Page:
Trumpeter, 1/48 scale
u m m a r y
|Catalogue Number and Description:
|Trumpeter Kit Number 02828 - C-47A Skytrain
|Contents and Media:
|297 parts in light grey plastic; 111 photo etched parts; 3 soft vinyl parts; 31 clear injection moulded parts; 2 metal undercarriage parts; one acetate photo instrument panel .
|Around AUD$99.00, distributed in Australia by J.B. Wholesalers
Available through specialist hobby shops worldwide
|High quality mouldings; clear transparencies; crisp surface detail; exceptional detail; excellent instruction sheet; good decals
|Metal skinned rudder
|A big and well detailed model that beats the old Monogram in all aspects except price.
Reviewed by Mick Evans
Trumpeter's 1/48 scale C-47A Skytrain is available online from
Trumpeter’s 1/48 scale C-47A is a totally new and up to date model and represents a welcome addition to modellers interested in large 1/48 scale aircraft kits.
This new kit is very impressive and outclasses the previous 1/48 scale kits from Monogram. The Monogram kit was a DC-3 Dakota that was first released over 30 years ago and then re-released as a C-47A and most recently as an AC-47D gunship.
Typical of Monogram kits of that era, their kit had raised panel lines and the interior detail was chunky and sometimes questionable in term of accuracy. The fit of the kit was a bit challenging in places, but with all that said it was produced over 30 years ago and for many years was the only 1/48 scale kit. For its age it was, and still is, a great kit and was reasonably priced.
So what about the Trumpeter kit? Is the Trumpeter kit good enough to justify the much higher price tag?
On opening the box we are presented with a beautifully engraved and detailed multimedia kit.
Inside the stout packaging are approximately 297 finely engraved grey coloured injection moulded plastic parts, 111 photo etched parts, 3 soft vinyl parts, 31 clear injection moulded parts, 2 metal undercarriage parts and 1 photo instrument panel .
The plastic parts have absolutely no flash at all. Surface detail is crisply moulded displaying fine panel lines and rivet detail. The surface of the parts have no moulding imperfections. Trumpeter’s moulding these days is nothing short of superb.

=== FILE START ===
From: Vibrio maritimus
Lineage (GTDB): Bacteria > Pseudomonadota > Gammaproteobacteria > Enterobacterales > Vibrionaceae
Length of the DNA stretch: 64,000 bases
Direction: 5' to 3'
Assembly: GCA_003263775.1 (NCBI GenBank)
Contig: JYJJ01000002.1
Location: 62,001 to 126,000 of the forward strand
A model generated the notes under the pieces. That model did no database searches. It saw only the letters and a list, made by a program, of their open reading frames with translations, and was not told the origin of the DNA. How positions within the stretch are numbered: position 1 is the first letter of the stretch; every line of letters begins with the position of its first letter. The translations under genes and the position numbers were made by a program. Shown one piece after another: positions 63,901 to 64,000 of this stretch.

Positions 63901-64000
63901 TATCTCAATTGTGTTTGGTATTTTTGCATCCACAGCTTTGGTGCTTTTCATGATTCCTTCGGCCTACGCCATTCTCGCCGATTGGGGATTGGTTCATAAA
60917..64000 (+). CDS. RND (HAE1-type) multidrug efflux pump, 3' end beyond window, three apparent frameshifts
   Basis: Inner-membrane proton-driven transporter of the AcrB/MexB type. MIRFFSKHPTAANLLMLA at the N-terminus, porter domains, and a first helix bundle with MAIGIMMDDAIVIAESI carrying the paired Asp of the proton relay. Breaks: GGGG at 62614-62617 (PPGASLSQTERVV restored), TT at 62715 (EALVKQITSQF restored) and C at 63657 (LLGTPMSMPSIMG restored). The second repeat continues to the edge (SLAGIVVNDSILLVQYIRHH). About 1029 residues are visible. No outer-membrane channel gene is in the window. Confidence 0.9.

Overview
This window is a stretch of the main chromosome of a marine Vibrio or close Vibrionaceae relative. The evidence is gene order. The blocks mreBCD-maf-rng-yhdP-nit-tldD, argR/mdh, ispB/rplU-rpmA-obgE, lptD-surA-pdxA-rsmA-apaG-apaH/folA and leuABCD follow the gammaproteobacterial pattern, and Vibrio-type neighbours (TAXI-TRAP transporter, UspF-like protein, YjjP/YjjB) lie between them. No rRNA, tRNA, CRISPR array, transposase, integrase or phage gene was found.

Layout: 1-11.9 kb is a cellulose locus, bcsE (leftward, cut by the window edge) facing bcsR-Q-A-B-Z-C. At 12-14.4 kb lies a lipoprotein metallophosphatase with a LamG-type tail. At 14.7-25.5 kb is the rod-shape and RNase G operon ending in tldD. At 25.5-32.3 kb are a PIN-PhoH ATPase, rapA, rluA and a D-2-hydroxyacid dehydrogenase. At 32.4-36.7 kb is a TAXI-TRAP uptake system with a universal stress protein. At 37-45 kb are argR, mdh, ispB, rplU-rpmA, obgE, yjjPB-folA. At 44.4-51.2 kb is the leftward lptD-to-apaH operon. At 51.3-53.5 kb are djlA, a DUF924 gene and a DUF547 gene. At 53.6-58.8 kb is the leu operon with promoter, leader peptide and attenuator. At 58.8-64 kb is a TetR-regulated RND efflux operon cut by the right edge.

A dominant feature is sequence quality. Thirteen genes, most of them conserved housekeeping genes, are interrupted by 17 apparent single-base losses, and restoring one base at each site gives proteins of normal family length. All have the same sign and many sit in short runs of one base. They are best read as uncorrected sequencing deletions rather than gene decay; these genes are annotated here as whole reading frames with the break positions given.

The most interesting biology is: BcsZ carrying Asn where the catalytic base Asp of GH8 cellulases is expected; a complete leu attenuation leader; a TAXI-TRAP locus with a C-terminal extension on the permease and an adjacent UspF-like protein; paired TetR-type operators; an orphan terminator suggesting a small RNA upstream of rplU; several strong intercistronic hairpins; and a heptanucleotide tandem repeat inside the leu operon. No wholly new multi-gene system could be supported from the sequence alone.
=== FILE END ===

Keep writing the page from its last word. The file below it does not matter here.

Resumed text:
Cockpit detail is provided by the way of 35 plastic and etched parts. The radio/galley area is made up of 37 plastic and etched parts while the cabin area is made up of 144 plastic and metal parts. All this detail should be visible through the crystal clear cabin windows and windscreen and whether the main cabin door is modelled in the open or closed position. The cabin troop seating has individual etched metal seat belts provided for each seat and each one of these is made up of 3 etched metal parts. My only comment is about the aircrew seats. Etched metal seat belts are provided to be fitted and step 9 shows them installed but there is no instruction in earlier steps to install them, a slight oversight by Trumpeter.
A nice touch though is the inclusion of an etched metal pull down step ladder for the main cabin entry door if you choose to model the main door open.
The main wing is broken down into three sections just like the real aircraft. The centre section is integral to the fuselage where the fuselage basically sits on top of the centre section. The centre section contains the engine nacelles, main flaps and main undercarriage. The outer wing panels bolt to the centre section and Trumpeter have engineered this by providing 2 spars for each panel to set the correct anhedral, this set up may facilitate the removal of the outer panels for the model to be transported or stored.